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Life Arts    H4'ed 7/26/15

US-Cuba Tug of War Over Elite Athletes, Part Two

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This is the conclusion of my recent interview with Brin-Jonathan Butler. [See part one]

Brin-Jonathan Butler at Hemingway's home in San Francisco de Paula
Brin-Jonathan Butler at Hemingway's home in San Francisco de Paula
(Image by Troy Turi)
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I'm talking with Brin-Jonathan Butler, writer, filmmaker and author of The Domino Diaries: My Decade Boxing with Olympic Champions and Chasing Hemingway's Ghost in the Last Days of Castro's Cuba.

JB: A little background, please. Why did Castro ban professional sports in the first place and force top notch athletes and their loved ones into having to make such a heartrending decision regarding leaving forever or staying put in poverty?

BJB: Over a million people have left Cuba since Castro took power. By and large, the first exodus was white Cubans, mostly the wealthy and powerful, those with the most to lose with Castro's plans taking hold in Cuban society. Many didn't take luggage fully suspecting they'd return in a week. The Peter Pan exodus of children in 1964 is one of the most tragic groups that left. Again, the parents of these children imagined the separation would be very, very temporary. It wasn't. The revolution has always been gravely misunderstood and its complexity glibly dismissed. While the Arab Spring was going on, many journalists suspected something similar would take place in Cuba, ignoring the fact that the revolution in Cuba was a bottom-up situation rather than top-down.

Four out of five revolutionaries who marched into Havana couldn't read or write and had virtually no chance for improving the dynamic for their children. For those kind of people, the revolution not only promised but delivered with tremendous improvements to their way of life. Castro banned professional sports on the island to illuminate the symbolic value of Cuba taking on the rest of their world through competition and asserting their dominance on the basis, according to him, of their superior values and determination, without being tethered to financial reward.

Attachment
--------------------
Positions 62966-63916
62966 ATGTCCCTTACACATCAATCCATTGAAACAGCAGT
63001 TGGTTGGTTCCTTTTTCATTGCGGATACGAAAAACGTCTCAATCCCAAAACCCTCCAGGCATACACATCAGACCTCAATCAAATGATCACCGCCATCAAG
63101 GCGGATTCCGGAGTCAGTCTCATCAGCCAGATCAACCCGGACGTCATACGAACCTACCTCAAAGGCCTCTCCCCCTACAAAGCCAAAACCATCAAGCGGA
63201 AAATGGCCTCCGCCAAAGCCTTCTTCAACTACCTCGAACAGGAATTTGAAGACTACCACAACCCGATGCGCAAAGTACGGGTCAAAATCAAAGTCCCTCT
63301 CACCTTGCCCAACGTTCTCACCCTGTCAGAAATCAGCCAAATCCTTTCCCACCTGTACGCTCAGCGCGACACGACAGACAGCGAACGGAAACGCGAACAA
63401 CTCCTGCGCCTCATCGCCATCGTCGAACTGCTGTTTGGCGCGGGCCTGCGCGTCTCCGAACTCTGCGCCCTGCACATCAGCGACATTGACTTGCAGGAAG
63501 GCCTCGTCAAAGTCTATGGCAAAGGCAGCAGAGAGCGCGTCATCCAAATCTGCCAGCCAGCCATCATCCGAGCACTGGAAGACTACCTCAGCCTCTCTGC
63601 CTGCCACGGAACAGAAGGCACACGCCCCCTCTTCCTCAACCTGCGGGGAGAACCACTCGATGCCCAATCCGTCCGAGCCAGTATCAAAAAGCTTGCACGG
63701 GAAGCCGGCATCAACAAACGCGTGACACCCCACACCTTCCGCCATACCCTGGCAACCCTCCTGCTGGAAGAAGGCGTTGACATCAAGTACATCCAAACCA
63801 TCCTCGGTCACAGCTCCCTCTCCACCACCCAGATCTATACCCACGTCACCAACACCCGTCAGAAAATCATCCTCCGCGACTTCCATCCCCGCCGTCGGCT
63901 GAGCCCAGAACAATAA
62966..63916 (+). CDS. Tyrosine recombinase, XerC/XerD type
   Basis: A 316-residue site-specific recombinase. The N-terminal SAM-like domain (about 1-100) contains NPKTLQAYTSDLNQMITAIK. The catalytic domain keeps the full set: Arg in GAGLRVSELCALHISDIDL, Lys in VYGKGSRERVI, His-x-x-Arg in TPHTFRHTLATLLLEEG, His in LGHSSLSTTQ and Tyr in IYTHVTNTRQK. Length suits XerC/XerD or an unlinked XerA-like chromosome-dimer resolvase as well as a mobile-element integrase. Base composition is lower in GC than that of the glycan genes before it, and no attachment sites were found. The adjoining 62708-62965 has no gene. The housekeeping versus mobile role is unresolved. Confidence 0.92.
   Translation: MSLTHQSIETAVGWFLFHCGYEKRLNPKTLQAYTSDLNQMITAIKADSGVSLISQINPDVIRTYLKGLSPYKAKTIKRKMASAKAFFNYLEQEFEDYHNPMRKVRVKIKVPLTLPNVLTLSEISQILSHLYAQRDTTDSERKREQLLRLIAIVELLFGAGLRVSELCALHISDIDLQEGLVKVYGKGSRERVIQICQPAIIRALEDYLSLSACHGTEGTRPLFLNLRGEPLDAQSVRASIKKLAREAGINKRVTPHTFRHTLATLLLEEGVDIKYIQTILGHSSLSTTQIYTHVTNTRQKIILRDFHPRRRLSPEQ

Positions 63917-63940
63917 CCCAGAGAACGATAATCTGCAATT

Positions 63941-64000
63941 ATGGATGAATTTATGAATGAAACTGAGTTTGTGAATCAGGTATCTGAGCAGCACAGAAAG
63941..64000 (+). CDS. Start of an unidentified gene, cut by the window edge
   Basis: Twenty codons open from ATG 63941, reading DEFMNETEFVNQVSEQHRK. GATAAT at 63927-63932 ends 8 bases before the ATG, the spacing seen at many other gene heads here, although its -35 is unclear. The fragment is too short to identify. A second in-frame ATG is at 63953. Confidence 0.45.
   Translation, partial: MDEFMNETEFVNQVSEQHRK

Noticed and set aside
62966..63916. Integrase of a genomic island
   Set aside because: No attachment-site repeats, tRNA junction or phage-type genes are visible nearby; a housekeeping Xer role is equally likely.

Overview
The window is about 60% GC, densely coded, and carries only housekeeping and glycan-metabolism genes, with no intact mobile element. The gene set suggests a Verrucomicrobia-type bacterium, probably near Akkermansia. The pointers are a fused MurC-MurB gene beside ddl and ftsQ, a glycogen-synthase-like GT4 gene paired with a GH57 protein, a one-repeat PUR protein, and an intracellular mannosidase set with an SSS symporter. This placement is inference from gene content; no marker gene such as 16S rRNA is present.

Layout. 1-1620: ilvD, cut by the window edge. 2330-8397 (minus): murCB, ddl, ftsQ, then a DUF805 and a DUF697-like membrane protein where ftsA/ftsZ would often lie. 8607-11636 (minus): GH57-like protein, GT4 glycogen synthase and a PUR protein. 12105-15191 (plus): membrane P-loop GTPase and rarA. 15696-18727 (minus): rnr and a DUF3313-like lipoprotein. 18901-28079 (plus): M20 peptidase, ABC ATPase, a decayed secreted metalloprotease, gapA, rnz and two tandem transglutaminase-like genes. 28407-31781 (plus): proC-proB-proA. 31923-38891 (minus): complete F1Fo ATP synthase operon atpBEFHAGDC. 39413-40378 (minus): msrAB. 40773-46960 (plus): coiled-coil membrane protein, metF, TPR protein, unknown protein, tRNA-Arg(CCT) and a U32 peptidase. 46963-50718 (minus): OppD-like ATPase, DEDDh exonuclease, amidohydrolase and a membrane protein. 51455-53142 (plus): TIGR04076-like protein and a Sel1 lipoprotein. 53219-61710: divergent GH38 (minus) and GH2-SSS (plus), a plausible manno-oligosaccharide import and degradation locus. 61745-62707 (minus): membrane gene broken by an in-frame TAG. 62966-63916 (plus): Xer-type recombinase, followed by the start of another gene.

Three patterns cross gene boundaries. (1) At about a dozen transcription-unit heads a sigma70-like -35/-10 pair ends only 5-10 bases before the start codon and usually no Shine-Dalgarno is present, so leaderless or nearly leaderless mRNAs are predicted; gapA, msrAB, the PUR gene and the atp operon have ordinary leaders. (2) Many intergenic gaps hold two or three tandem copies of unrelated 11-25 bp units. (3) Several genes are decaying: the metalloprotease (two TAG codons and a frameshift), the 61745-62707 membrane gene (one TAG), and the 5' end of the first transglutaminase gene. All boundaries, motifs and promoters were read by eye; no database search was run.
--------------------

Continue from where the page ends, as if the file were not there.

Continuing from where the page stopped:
The Olympics were created to offer competition in place of war and offer a proxy for tensions between nations and the drive to assert dominance. Cuban athletes were discovered and nurtured by one of the most efficient, brilliantly run sports machines ever created. Cuba, pound for pound, is recognized as one of the most spectacular sporting nations on earth. But as life grew harder in Cuba and there was more incentive for outsiders to exploit that struggle and vampire as much money as they could off athletes, we've seen a trickle turn into opened floodgates for people willing to make the harrowing decision to step inside a smuggler's boat.

cover art, designed by Henry Sene Yee
cover art, designed by Henry Sene Yee
(Image by Picador, St. Martin's Press)
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JB: Tell us a bit about your documentary, Split Decision.

BJB: Split Decision is a documentary I worked on for the better part of three years, exploring a handful of Cuba's most accomplished boxers since Castro came to power during successive decades from the 70s until present day champions like Guillermo Rigondeaux and the champions of tomorrow, like national junior champion Cristian Martinez. The film explores the consequences and rewards of remaining in Cuba despite the lure of millions to fight professionally abroad and also looks at Rigondeaux's life chasing the American Dream from a smuggler's boat on the way to winning a world championship and considerable money in the professional ranks. The film is also a personal journey for me into Cuban society through the lens of Cuban athletes confronting with this harrowing decision.